This morning at an airport newsstand I picked up a copy of Movieline with Sarah Michelle Gellar on the cover. It was more habit than anything because I care even less about SMG than her now-crappy show. While flipping through the pages, though, something familiar caught my eyes. Without hesitation, I plunked down $3.99.
It’s the first thing I’ve purchased because of Michael Rosenbaum, the newly minted Lex Luthor for the television crowd. Let the Smallville obsession begin!
I’m a creature of habit, especially in my TV viewing, so it’s not a surprise that I’m just getting addicted to Smallville. It’s hard for me to carve a niche in my schedule for new TV, and even though I had best intentions to watch the show from the beginning, the best I achieved were two sleepy viewings of episodes one and two in a crowded Las Vegas hotel room. Lucky for me, I’ve recently sunk back into my couch-potato ways (last seen during Buffy season three). One recent wide-awake viewing of Smallville and I was hooked.
Knowing nothing about Superman comics, or Superman lore, I don’t have any of the problems with the Man-Of-Steel-As-High-School-Student show that a lot of critics do. You’ll never hear me complain that it’s wrong the alien Clark doesn’t actually fly, and oddly enough, you’ll never hear me lament the lack of tights and spandex. My interests in the show are thus: cute boys, occasional witty dialogue, truckloads of teen angst and the Romance That Wants to Speak Its Name But Doesn’t.
Smallville is not the first show I’ve watch primarily for the sexual tension (X-Files, Roswell, etc.), but it might be the only one I’ve watched where there is no chance it will ever be resolved. Because, of course, the tension I’m talking about exists between Clark Kent and Lex Luthor.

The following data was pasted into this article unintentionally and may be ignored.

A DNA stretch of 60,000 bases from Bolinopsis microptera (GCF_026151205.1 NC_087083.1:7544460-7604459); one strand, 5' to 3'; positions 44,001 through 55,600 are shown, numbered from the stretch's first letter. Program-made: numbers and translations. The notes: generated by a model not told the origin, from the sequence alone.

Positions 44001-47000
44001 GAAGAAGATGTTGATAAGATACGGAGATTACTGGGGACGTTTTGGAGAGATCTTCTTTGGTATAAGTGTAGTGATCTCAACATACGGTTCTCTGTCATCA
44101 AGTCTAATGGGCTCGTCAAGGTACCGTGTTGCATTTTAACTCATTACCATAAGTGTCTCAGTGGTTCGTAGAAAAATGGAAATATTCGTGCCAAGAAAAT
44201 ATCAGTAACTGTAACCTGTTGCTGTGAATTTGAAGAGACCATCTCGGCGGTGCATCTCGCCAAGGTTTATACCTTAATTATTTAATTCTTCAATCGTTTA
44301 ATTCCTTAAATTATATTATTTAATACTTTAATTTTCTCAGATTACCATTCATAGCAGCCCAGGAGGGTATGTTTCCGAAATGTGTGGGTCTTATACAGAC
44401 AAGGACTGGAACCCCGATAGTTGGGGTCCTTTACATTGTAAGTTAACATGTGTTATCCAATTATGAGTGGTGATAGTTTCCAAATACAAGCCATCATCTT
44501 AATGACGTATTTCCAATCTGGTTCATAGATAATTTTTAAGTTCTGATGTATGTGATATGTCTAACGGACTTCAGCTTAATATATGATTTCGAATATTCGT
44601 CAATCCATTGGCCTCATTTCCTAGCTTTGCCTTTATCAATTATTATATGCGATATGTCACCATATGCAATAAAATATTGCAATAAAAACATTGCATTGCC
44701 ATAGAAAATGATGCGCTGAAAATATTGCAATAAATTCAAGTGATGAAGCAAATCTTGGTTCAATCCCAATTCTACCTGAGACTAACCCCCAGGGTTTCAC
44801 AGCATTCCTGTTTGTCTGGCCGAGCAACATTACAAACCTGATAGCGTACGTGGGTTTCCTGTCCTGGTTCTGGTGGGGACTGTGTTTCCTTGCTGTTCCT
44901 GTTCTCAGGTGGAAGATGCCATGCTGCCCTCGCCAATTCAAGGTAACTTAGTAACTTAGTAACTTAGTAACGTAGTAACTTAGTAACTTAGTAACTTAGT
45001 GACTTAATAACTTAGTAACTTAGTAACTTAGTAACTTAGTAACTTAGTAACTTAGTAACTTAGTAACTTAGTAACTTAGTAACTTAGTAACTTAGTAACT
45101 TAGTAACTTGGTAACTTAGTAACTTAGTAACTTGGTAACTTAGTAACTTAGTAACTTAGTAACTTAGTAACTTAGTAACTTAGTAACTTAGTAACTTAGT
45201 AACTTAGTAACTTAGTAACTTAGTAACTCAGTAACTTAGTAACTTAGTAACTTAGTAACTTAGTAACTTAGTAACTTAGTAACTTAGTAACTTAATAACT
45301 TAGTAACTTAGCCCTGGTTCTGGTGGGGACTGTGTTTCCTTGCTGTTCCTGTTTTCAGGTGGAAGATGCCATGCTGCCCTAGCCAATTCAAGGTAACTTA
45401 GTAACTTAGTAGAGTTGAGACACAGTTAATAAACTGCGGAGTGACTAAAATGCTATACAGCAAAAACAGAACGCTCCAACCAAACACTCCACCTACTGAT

Yeah, I know. I’m probably the last person alive to jump on this clue train. And it’s not as if I didn’t know, what with dozens of my friends already hooked on the show. Even Rosenbaum himself has admitted that the UST (unresolved sexual tension, for those of you joining us who weren’t as involved in the X-Files fandom as, say, me) is at least partially on purpose. And, if that isn’t enough to convince you that I’m not making it up, even my non-slash loving husband has taken to commenting on the predominance of the tension, nicknaming the local coffee shop “Clark and Lex’s Café of Love,” and remarking that the only way to defeat a recent monster of the week was with “the heat of [their] gay love.”
Even in the short amount of time I’ve watched the show (five weeks or so), I’ve become a Lex girl. While Rosenbaum is not a traditionally handsome guy, he is striking in a way few people can pull off, and the bald head is just part of that. He plays Lex with an ambiguous evility, a cold sexuality that is almost single-handedly the reason all that UST exists.
Tom Welling’s Clark Kent is just too freaking beautiful to be alive. He’s a walking, bad-acting testament to the powers of perfect bone structure and a buff, hairless chest. What he does do is play innocent farmboy exceptionally well. Flannel shirts and blue jeans can’t cover up the hot body underneath, but the floppy haircut (more Calvin Klein model than Kansas teenager) frames his moist blue eyes just so…that if I were Lex Luthor, I’d stare at him lustfully, too.